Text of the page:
A nearby pond will only contain certain species but a river, for example, will usually contain different ones. Some, particularly larger dragonflies, may travel a long way (for example, Pantala flavescens at the extreme is known to cross oceans).

Having said that, I was ones wading along a creek with a fairly closed canopy and only a few sunny patches. A male darner was patrolling up and down and I wondered if he would sit on a stick if I put one in the middle of the water in the sun. He did and I got some nice photos.

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The skimmers that visit my yard really like the ends of sticks that are out in the open, with a good view of the surroundings. I have some old bamboo stakes about 3 feet tall in random spots that they’re really fond of.

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It sounds like you might not have access to the neighbor’s pond, where dragonflies might congregate, but that they are flying around your property. They might be landing on what vegetation you already have. Some dragonflies don’t perch in prominent locations, such as on twigs or posts out in the open. I’d suggest you carefully examine any shrubs or trees in your location, including at dawn or dusk when some species will perch for the night. Note that during the day some species perch prominently on twigs or tree snags, others hang down from their perch (which might be a low shrub) and can be hard to spot, and still others will perch on the open ground or on flat rocks. They can be as variable in their perching habits as birds are. If you can search near water, that is best, but they can be elsewhere (open fields, forest edges, etc.) also.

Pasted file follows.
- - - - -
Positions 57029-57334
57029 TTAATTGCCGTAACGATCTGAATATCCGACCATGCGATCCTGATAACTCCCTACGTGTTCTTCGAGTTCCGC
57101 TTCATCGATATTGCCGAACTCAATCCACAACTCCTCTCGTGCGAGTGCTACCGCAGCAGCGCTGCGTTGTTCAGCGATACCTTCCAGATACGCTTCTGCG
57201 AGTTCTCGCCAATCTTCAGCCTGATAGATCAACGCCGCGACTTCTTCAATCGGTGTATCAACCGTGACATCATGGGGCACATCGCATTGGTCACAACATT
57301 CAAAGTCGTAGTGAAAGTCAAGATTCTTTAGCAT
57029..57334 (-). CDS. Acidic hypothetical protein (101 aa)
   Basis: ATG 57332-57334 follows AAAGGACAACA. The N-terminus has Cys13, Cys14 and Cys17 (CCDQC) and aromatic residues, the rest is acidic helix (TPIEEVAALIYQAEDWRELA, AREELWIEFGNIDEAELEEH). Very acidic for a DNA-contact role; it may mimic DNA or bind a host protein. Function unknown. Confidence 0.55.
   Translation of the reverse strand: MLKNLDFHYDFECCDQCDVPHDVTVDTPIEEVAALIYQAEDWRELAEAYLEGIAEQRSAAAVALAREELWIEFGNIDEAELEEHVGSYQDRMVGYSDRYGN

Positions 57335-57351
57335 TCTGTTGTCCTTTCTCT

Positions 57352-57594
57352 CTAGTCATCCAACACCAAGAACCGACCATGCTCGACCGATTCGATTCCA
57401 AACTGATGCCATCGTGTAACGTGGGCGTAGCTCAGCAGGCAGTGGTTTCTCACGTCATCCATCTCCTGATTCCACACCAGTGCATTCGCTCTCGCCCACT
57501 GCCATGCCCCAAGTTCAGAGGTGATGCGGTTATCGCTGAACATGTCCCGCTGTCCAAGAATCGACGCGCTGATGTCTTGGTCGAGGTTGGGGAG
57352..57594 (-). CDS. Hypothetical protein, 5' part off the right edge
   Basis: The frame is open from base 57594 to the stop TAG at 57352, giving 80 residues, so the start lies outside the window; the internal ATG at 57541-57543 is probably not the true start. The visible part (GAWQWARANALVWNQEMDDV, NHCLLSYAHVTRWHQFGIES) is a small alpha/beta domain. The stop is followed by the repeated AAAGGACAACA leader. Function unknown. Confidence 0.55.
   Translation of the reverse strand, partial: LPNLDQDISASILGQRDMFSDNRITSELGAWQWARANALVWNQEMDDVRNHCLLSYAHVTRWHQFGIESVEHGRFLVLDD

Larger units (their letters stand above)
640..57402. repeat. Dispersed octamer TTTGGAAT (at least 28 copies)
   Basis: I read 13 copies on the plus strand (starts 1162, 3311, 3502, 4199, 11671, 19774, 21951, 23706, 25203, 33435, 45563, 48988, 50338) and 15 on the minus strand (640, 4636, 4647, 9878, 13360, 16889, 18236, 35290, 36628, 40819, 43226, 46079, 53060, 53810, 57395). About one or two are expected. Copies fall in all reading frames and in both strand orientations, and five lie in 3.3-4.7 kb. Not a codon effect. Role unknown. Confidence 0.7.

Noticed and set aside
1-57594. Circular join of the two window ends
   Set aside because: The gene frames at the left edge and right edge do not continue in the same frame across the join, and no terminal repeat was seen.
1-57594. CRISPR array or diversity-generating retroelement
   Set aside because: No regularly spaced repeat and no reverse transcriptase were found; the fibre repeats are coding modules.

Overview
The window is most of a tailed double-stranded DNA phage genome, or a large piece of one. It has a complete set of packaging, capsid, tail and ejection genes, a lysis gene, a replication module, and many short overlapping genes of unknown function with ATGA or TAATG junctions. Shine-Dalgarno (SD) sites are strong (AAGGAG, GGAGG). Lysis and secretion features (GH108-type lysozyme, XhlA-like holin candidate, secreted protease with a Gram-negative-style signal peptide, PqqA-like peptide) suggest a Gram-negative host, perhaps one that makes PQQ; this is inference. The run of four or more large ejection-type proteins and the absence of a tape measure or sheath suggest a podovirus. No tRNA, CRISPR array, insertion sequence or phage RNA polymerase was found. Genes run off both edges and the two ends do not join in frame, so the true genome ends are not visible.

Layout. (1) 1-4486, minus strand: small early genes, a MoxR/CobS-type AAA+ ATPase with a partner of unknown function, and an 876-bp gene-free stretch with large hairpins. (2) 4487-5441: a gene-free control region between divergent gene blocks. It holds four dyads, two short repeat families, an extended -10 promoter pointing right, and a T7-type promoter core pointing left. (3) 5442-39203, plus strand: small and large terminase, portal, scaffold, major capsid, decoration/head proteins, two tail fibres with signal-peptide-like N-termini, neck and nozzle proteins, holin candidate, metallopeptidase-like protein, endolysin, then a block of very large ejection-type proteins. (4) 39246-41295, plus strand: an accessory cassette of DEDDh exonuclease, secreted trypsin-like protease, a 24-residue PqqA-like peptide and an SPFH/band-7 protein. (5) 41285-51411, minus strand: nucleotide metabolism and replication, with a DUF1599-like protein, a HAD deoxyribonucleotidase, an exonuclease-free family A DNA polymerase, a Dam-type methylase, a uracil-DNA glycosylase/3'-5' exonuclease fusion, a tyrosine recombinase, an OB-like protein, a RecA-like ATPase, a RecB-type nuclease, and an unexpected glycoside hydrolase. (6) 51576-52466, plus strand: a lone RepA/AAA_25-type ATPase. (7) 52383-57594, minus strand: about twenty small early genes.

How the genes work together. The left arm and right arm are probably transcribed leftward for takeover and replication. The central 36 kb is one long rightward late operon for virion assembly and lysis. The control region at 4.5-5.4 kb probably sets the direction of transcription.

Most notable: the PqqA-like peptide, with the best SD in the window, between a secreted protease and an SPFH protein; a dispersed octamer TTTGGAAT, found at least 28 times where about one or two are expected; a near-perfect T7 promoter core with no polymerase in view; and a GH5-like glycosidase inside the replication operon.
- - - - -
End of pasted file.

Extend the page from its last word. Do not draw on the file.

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Around the same time every year I get Blue Dashers perching on my car’s radio antenna. Not sure if that’s because it’s the high point in a small open area, contrasting colors with the white of the car, or something else.

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In my area, it’s Flame Skimmers and Variegated Meadowhawks that are the car antenna perchers.

If you have the means to do so, try to create an open, perhaps bare soil or sandy patch as well. While some skimmers and clubtails perch elevated, others do so on the ground, and those species may be attracted to that setup rather than elevated options

Once I was trying to get a photo of a clubtail species (Gomphidae) on a shallow stream. Two male dragonflies were flying a beat up and down the stream, back and forth, but would not land. Finally I took a big rock and placed it in the stream so that it provided a nice, flat perching spot in the middle of the stream section that the two were flying. Within a minute the two landed on the rock and I got my photos.
https://www.inaturalist.org/observations/35537052

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Thank you for all your help
I really appreciate it